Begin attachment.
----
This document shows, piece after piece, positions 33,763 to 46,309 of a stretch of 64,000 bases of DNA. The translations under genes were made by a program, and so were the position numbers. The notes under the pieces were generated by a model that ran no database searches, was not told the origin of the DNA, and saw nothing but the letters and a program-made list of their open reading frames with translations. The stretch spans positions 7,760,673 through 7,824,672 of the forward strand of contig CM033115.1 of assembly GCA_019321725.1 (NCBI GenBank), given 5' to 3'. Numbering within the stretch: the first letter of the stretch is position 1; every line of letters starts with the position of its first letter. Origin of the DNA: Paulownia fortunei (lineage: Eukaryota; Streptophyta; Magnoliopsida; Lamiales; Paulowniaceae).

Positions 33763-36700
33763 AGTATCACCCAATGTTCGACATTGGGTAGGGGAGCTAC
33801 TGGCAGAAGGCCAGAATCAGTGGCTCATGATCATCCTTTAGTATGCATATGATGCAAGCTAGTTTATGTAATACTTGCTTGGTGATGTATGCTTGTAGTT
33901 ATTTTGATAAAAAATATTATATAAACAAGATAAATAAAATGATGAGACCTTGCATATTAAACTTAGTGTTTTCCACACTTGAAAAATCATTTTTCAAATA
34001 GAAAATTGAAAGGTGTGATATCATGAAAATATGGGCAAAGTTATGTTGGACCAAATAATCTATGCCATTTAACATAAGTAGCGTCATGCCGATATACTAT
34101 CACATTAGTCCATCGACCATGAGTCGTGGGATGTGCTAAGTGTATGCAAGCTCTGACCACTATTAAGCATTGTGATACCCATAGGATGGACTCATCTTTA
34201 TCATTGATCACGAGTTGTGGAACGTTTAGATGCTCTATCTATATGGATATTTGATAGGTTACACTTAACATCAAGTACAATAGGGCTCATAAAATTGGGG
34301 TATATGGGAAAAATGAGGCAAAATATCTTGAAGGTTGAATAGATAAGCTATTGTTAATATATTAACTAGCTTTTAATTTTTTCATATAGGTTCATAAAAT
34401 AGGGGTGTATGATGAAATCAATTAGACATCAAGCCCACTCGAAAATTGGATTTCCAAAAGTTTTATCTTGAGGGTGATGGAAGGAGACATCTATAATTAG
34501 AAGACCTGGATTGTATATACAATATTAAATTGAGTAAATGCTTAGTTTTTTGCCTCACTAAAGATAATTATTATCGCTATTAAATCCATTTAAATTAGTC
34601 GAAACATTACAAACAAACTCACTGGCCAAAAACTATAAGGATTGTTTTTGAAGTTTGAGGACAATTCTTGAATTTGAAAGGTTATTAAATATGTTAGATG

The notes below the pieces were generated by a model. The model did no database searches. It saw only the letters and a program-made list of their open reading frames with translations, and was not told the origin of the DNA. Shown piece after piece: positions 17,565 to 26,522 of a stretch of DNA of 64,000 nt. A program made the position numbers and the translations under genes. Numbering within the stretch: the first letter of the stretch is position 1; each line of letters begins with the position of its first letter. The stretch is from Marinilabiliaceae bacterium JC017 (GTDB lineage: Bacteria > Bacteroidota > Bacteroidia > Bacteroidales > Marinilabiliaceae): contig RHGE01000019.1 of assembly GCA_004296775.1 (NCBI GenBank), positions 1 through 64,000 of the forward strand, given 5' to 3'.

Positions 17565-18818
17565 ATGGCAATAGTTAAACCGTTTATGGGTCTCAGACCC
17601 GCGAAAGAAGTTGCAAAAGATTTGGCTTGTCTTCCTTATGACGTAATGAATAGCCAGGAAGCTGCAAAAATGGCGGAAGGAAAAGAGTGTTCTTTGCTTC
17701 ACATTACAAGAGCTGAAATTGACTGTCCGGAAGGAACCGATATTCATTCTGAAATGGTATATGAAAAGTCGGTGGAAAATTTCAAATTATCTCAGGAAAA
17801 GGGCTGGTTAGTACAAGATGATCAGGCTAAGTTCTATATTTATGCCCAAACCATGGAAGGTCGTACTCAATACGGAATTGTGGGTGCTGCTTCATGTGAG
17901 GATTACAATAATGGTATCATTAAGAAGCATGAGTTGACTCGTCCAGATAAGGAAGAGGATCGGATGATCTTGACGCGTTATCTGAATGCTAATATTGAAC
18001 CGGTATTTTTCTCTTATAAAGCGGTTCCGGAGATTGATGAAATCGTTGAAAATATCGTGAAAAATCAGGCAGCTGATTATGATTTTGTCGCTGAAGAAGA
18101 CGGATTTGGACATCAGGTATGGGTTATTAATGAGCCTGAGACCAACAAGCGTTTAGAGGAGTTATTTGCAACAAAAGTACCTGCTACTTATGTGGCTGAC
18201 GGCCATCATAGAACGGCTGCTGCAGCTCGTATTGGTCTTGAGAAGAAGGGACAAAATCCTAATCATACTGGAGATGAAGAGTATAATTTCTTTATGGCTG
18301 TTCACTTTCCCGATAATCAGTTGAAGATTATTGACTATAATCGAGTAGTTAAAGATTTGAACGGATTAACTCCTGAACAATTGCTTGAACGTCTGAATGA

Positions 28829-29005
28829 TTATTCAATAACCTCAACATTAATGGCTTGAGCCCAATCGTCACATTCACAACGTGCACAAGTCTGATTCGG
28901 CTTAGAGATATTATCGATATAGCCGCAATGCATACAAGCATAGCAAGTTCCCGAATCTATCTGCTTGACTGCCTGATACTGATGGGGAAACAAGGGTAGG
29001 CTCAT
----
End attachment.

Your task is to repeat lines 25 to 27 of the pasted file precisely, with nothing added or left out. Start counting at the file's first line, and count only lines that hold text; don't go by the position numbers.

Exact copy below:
28829 TTATTCAATAACCTCAACATTAATGGCTTGAGCCCAATCGTCACATTCACAACGTGCACAAGTCTGATTCGG
28901 CTTAGAGATATTATCGATATAGCCGCAATGCATACAAGCATAGCAAGTTCCCGAATCTATCTGCTTGACTGCCTGATACTGATGGGGAAACAAGGGTAGG
29001 CTCAT